The USDA is still tracing the exact life of the infected animal, and the carcass of the cow is under quarantine and will be destroyed.
The cow was found at a rendering plant, which processes diseased or sick animals into mainly non-edible products for use in products such as soap or glue.
Live cattle futures on the Chicago Mercantile Exchange edged higher in Asian trade on Wednesday after falling by the daily 3-cent-per-pound limit in the previous session. The June live cattle contract was up 0.4 percent at 112 cents per lb by 0736 GMT.
The news comes at a time of booming beef exports, with total shipments reaching a record last year, thanks to expanding markets in countries including Russia and Canada, according to Commerce Department data.
But exports to Japan, Mexico and South Korea, which bought more than 80 percent of U.S. beef and veal exports in 2003, have yet to match their earlier peaks, with many of them maintaining certain restrictions that may help temper any fallout.
Mexico, which buys more U.S. beef than any other country, said it has no plans to halt imports and that it would maintain the same regimen of inspections for trade across the border.
Vietnam, which suspended U.S. beef imports between December 2003 and September 2011, also said it had not changed its policy on U.S. beef in response to the latest news.
In the U.S. domestic market, companies are still smarting from the fallout over a ground beef filler that critics called "pink slime", made from scraps of beef sprayed with ammonia gas to kill bacteria. The product was pulled from grocery store shelves and forced one producer to idle several factories and another to file for bankruptcy.
Beef exports plunged nearly 75 percent in 2004 in the wake of the first U.S. mad cow incident in late 2003, with USDA reporting net cancellations of beef sales in five out of the first six weeks following the news.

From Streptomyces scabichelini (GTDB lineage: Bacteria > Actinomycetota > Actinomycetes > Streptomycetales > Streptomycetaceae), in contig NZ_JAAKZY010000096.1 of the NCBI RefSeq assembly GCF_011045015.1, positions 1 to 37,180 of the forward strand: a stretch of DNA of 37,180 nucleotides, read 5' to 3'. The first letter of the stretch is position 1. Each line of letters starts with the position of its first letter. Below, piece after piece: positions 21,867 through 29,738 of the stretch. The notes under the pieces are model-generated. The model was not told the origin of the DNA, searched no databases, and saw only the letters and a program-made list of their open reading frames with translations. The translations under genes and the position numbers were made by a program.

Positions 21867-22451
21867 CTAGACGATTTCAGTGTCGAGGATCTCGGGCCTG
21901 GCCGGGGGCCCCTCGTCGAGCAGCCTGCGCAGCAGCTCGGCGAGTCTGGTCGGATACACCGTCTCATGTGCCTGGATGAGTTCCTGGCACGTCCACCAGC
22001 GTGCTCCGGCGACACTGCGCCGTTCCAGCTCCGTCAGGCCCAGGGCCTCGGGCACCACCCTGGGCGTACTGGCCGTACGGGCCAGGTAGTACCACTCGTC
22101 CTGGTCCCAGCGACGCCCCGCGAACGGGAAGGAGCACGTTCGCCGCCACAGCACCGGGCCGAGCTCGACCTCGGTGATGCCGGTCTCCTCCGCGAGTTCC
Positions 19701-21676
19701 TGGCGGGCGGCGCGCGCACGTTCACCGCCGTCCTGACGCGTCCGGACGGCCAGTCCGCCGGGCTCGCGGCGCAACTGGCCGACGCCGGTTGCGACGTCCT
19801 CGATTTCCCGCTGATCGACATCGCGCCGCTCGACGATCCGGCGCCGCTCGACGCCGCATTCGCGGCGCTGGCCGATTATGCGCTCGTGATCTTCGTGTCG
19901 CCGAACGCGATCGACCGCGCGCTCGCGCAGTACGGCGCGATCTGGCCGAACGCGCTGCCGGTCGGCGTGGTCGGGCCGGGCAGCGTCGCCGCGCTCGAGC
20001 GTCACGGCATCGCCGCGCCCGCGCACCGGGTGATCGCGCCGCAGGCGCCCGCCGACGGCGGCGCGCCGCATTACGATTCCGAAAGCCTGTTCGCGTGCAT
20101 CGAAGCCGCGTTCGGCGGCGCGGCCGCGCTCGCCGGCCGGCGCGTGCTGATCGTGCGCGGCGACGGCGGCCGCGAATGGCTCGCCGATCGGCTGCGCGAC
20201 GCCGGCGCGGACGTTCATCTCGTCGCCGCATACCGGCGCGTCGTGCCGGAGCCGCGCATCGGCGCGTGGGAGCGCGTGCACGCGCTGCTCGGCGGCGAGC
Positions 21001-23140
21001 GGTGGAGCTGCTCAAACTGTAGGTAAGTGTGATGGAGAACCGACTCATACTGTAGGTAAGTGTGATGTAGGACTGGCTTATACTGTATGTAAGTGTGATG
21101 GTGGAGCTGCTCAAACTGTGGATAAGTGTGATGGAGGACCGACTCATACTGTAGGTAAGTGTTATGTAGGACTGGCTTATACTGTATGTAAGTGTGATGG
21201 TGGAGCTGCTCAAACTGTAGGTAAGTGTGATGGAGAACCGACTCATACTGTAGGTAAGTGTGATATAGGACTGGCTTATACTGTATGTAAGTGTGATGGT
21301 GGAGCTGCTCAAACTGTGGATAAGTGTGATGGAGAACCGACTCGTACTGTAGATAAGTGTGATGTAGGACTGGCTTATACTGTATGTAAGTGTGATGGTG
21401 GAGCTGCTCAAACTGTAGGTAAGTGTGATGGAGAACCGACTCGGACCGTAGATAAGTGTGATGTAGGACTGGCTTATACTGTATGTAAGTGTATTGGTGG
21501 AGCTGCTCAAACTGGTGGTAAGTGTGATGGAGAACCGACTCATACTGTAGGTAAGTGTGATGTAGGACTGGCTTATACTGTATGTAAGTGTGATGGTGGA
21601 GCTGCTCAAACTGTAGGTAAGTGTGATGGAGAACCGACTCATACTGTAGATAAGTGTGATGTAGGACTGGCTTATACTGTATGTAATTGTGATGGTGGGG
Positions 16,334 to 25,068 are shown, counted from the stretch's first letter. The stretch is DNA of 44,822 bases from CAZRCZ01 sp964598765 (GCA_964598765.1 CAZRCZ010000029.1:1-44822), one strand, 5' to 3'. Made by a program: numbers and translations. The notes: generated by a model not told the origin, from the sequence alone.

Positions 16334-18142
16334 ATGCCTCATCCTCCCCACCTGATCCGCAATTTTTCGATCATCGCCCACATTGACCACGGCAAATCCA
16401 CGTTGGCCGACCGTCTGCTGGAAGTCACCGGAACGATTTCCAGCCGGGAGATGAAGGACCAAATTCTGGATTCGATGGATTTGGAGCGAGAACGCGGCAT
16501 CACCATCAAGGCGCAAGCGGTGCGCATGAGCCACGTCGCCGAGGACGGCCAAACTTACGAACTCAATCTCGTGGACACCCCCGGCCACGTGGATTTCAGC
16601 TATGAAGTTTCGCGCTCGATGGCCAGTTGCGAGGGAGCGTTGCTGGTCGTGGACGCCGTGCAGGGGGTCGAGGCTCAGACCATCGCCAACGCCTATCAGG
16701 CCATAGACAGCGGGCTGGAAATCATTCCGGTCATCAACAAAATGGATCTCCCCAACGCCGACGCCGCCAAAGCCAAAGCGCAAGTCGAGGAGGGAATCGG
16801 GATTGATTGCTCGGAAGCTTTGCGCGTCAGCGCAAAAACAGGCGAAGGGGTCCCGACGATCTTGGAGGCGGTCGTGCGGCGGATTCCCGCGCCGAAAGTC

Overall beef exports were 321,967 tonnes in 2004, down from 1.27 million tonnes in the previous year. Sales did not rebound to more than 1 million tonnes until 2010.
BSE, or mad cow, is a neurological disease caused by an abnormal form of a protein called a prion and can damage the central nervous system of cattle.
Greater awareness, surveillance and control over animal feed has helped contain the disease. Last year 29 cases were diagnosed worldwide, down from under 200 in 2007, the American Meat Institute says.
Reported cases peaked in peaked at 37,316 in 1992, 99.9 percent of which were in Britain, according to the Office of the United States Trade Representative.
Experts insisted that as the dairy cow had not been eaten by other animals and there was no risk of the disease being spread, estimating the chance of an animal spontaneously contracting the disease at about one in a million.
"There's always been concern that there could potentially be a spontaneous form of mad cow disease that just arrives and doesn't get transmitted through feed," George Gray, director of George Washington University's Center for Risk Science and Public Health.